Have you ever met a Marvelous? If not, you've probably never been to the Apex Bar on Oakland Avenue. The Apex is one of the only two remaining North End bars — the other being the Sugar Hill Lounge — that once regularly played host to greats like John Lee Hooker. Oakland was once the northern extension (hence, North End) of the Hastings Street entertainment district, and it was bumping in its heyday. Although live rhythm and blues no longer emanate from the Apex, its owner, Marvelous Persell, keeps it legendary.
Ms. Persell sits at her bar most every night, whether or not she's tending it. She greets her customers by name—most live in the neighborhood, or at least used to. That's what led her husband, the late Charles, to purchase the bar in 1989. "He was brought up in the area, and I kind of migrated to the area," she laughs.
When Charles passed away in 1995, Persell took over the bar completely,
something she never had intended. "When I came in, I was mourning, it
was kind of hard," Persell says. Now, she sometimes finds her
"marriage" to the business confining, but says that "basically, it
hasn't been a bad experience."
For a reluctant bar owner — self-described as "not really a bar person"
— she has taken to the business quite nicely. She enjoys meeting people
through her establishment — "believe it or not, you learn something
from each one of them."
The Apex is commonly known as "the cleanest bar in Detroit," and when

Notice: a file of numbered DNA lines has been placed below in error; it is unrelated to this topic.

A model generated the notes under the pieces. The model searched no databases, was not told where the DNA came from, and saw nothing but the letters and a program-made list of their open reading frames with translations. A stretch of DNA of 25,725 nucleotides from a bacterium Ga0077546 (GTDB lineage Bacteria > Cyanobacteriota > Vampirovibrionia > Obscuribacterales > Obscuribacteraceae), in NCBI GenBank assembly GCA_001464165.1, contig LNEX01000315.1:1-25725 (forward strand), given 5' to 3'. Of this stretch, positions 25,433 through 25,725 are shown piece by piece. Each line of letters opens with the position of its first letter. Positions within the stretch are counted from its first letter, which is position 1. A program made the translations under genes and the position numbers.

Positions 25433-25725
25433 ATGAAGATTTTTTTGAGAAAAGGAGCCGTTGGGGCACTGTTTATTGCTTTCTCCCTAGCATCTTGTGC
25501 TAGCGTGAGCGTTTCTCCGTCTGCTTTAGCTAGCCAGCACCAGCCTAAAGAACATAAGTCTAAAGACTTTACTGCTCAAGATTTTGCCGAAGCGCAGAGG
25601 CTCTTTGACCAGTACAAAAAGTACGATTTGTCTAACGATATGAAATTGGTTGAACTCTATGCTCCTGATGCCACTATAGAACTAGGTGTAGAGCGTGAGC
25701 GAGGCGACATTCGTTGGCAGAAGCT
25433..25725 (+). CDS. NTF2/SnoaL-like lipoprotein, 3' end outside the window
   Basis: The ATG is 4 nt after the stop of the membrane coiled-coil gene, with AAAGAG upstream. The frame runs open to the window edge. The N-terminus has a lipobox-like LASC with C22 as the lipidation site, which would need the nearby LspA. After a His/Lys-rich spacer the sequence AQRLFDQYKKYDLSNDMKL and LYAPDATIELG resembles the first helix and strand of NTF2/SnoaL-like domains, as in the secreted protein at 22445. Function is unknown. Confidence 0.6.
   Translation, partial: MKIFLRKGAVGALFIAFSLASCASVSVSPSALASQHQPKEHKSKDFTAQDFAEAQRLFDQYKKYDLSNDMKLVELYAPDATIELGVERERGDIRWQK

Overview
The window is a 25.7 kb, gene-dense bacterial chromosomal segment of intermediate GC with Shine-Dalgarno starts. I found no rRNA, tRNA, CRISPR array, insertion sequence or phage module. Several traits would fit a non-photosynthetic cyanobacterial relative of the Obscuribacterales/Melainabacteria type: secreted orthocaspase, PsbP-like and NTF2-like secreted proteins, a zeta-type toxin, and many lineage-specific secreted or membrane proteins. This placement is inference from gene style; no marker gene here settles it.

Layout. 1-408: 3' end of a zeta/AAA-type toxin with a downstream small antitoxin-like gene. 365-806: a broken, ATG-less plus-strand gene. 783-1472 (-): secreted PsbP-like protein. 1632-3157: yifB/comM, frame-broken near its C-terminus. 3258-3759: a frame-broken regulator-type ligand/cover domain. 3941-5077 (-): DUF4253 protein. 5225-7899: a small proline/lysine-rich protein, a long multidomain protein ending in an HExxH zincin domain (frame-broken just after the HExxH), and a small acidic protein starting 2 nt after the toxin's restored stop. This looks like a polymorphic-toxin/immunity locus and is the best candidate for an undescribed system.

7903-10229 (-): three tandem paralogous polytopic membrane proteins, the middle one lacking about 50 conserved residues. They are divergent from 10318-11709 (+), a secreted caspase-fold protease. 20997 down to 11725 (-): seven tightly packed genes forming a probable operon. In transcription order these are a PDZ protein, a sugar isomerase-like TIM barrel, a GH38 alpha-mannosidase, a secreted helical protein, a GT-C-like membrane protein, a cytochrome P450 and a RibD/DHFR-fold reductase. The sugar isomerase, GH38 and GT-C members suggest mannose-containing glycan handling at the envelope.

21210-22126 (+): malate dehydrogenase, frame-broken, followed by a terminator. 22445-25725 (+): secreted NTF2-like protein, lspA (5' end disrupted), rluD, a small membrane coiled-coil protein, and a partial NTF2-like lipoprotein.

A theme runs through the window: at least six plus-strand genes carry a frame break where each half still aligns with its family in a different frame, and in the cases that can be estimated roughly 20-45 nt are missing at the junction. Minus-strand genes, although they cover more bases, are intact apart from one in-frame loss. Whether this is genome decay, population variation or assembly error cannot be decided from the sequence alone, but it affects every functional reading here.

asked about that moniker, she calls her cleanliness "an old lady's
touch." She then quickly points out that her bar is also known as a
place to "get a good drink."
Over the years, she has learned to take time for herself and her
family. She decided to keep the bar closed on Sundays and, last year,
shut it down for an entire week and headed to Myrtle Beach. With a wink
to her customers, she teases, "Everyone had a vacation at the same
As a Detroit business owner, Persell sees some growth and improvement
in the city, but also some disappointments. She cites the changes in
bulk pickup and increases in license and inspection fees as particular
burdens to a small business. She has recently began working with
Councilwoman Martha Reeves to do some cleanups in the area, but
expresses some dismay that the city has increased the number of blight
inspectors, wondering why there are not "90 more people cleaning up,
instead of 90 more ticketing."
Ms. Persell's sweet smile cuts the sharpness of her opinions. Her name
may be Marvelous, but she isn't flamboyant or over the top. She's
warm and pretty with just the right amount of shout.
The Apex is at 7649 Oakland Avenue, north of W. Grand Boulevard. It
opens at 4 p.m. Mondays and Tuesdays and at noon Wednesdays through
Photos of Apex Lounge and Marvelous Persell Copyright Dave Krieger